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Unwieldy Vendor Master? To Reduce Risk, Divide and Conquer

Your vendor master file constitutes a critical set of dynamic data.

It continually changes through additions, modifications and expiration of active records. Safe practices include getting complete information from a new vendor and adhering to internal controls on access and changes to the vendor master.

Because vendor master files are ever-growing, like a garden, they need pruning and weeding. Safe practices also include search and elimination of duplicate and deactivation of unused records. Smart companies manage their vendor master files ongoing as one part of their financial operations. Regular maintenance keeps the file under control. However, if an organization neglects the vendor master file, it exposes itself to the risk of mistakes and fraud.

There are two common problems. One is having duplicate records in the file. Adherence to policies and procedures combined with regular maintenance should prevent most and catch any duplicates. But if you have not cleansed your file in a while, unnoticed duplicate records set you up for duplicate payments.

The other problem is that vendors “age out” – you no longer need or use them. Besides cluttering things up, having unused but active records is dangerous. With a quick change to an address or bank information, a perpetrator can execute fraud. Duplicate and aged-out vendors are not the only things to review and fix , of course. There may be missing tax IDs, incomplete or bad addresses and more, all with some level of risk.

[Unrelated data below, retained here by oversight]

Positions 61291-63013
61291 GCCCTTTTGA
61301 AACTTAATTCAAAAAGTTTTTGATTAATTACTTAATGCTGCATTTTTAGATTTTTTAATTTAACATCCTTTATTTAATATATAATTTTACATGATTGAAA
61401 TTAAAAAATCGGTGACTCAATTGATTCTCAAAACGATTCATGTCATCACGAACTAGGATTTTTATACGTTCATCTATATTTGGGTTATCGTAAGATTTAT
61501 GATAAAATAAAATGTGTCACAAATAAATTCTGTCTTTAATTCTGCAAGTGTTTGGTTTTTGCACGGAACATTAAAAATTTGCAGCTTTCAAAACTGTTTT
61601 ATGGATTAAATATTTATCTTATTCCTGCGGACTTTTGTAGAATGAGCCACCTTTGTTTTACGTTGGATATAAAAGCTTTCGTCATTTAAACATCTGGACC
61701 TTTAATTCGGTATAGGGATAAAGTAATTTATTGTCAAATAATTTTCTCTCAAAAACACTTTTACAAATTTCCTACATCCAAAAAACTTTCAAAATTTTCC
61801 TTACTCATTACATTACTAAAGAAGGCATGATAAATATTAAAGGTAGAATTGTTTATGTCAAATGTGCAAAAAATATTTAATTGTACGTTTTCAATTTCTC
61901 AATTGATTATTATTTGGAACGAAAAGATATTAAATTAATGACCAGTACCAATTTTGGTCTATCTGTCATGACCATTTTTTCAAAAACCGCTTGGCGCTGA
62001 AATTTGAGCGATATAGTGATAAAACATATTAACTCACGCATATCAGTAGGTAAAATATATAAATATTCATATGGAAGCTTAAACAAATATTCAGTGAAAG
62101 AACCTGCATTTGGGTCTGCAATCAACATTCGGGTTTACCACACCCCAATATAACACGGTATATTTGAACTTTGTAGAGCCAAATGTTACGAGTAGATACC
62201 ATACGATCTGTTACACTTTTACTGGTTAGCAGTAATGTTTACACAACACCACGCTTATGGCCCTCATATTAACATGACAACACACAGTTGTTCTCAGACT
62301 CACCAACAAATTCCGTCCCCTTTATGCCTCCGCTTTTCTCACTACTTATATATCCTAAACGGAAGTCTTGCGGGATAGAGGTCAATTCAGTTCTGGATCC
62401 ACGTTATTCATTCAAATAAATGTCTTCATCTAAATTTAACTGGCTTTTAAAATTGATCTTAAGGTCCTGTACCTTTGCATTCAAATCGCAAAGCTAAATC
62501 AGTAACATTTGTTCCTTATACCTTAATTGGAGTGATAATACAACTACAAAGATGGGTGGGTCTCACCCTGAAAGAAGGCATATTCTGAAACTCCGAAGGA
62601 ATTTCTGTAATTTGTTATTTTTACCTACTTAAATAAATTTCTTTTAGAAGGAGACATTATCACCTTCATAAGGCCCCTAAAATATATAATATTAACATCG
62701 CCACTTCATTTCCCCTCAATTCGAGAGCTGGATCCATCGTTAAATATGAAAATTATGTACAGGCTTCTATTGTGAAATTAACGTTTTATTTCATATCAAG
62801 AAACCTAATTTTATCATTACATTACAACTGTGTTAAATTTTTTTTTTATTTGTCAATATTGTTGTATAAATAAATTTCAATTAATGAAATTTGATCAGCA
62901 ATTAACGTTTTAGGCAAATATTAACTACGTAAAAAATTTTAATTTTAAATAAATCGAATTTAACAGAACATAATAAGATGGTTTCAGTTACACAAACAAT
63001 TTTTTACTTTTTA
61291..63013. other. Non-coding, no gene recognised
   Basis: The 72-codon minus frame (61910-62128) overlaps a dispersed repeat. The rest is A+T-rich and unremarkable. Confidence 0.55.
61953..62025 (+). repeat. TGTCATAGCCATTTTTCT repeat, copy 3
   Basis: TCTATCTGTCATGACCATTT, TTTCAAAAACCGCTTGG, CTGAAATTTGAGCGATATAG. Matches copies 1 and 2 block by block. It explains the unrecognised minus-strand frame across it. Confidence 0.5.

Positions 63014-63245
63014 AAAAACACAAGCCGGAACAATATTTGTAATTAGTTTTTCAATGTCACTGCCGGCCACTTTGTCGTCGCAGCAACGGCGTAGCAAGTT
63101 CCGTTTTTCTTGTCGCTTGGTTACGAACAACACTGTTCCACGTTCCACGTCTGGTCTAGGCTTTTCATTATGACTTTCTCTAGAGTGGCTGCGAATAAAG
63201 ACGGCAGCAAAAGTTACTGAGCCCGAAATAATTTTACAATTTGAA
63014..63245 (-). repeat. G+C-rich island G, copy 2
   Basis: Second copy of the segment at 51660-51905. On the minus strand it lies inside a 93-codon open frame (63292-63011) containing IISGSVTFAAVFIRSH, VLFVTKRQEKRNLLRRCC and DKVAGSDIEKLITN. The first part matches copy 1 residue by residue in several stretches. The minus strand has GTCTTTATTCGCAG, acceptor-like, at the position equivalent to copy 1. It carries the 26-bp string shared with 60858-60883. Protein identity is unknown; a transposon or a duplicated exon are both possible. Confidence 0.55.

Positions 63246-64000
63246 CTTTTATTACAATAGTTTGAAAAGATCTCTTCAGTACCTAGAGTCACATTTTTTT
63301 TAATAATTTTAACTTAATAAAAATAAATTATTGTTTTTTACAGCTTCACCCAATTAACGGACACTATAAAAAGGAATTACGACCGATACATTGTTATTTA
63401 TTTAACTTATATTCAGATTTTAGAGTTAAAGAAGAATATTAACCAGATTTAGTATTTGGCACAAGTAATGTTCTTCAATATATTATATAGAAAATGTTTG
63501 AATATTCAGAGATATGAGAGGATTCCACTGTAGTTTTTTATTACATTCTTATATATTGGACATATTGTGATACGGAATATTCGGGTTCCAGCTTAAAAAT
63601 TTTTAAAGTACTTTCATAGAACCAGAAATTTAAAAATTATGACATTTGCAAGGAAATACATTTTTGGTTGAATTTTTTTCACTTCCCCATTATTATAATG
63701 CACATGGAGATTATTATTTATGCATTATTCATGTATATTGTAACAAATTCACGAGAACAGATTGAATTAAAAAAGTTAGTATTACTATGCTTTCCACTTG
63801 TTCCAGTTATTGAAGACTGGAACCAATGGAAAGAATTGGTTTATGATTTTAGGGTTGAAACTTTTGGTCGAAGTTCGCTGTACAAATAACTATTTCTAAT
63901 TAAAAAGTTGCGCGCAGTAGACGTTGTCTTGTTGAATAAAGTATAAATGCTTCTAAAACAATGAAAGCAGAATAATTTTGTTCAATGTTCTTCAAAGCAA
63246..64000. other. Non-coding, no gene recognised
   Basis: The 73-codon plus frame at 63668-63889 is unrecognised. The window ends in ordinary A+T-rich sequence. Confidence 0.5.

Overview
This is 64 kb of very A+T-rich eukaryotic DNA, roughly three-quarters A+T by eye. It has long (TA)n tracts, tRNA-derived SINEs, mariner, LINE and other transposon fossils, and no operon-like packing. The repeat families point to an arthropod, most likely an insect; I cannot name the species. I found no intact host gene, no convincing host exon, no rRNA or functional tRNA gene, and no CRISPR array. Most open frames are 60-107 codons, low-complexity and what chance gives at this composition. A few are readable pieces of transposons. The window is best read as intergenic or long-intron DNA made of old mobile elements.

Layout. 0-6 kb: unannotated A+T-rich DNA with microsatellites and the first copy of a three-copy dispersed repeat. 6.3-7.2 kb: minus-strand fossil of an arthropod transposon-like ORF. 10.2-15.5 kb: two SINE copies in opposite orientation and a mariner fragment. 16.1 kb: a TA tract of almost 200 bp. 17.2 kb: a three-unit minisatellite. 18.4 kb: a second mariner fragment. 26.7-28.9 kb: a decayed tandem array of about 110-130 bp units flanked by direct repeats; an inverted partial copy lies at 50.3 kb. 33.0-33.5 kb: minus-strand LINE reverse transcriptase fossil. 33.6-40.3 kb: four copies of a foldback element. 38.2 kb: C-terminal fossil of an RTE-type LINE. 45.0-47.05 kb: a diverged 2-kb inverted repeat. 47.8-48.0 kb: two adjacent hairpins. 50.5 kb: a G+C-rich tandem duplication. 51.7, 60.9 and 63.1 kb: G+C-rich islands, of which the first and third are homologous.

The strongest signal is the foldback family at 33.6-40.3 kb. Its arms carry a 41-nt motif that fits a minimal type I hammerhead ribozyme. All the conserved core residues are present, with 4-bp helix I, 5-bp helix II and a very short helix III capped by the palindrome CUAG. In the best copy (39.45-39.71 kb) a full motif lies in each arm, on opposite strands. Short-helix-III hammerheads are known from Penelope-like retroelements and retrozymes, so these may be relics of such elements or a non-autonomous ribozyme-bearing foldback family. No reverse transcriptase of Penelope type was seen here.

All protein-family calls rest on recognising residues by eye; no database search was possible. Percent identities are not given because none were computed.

If your vendor master has grown unwieldy and the thought of cleaning it up is overwhelming, here’s a tip to make it manageable and to reduce risk.

Divide and Conquer

The key to managing a cumbersome file is to break it down. Begin with the high-dollar-invoice vendors. The vendors you pay the most represent your most significant exposure.

Search for duplicate entries. Find aged vendors—for example, those with no activity in 13 months—and move them to inactive status. (If you’re on an older system without the ability to mark a vendor record inactive, devise a convention such as inserting three asterisks at the front of the name to signify inactive status. Flagging the vendor record is better than deleting it and its history.) If you have not verified vendor tax identification numbers through the IRS TIN match program, do so. And add that as a step when onboarding new vendors, likewise with address confirmation and other validations.

Once you’ve cleansed the top-dollar vendors, step down to your next largest invoice-value group. Continue until you’ve worked through the whole file. Once you have cleansed the entire file, make it a regular part of your process rather than a once-in-a-blue-moon event.

Meanwhile, automation can simplify your vendor onboarding. To learn how to tailor electronic vendor information collection and verification suited exactly to your organization, contact us.

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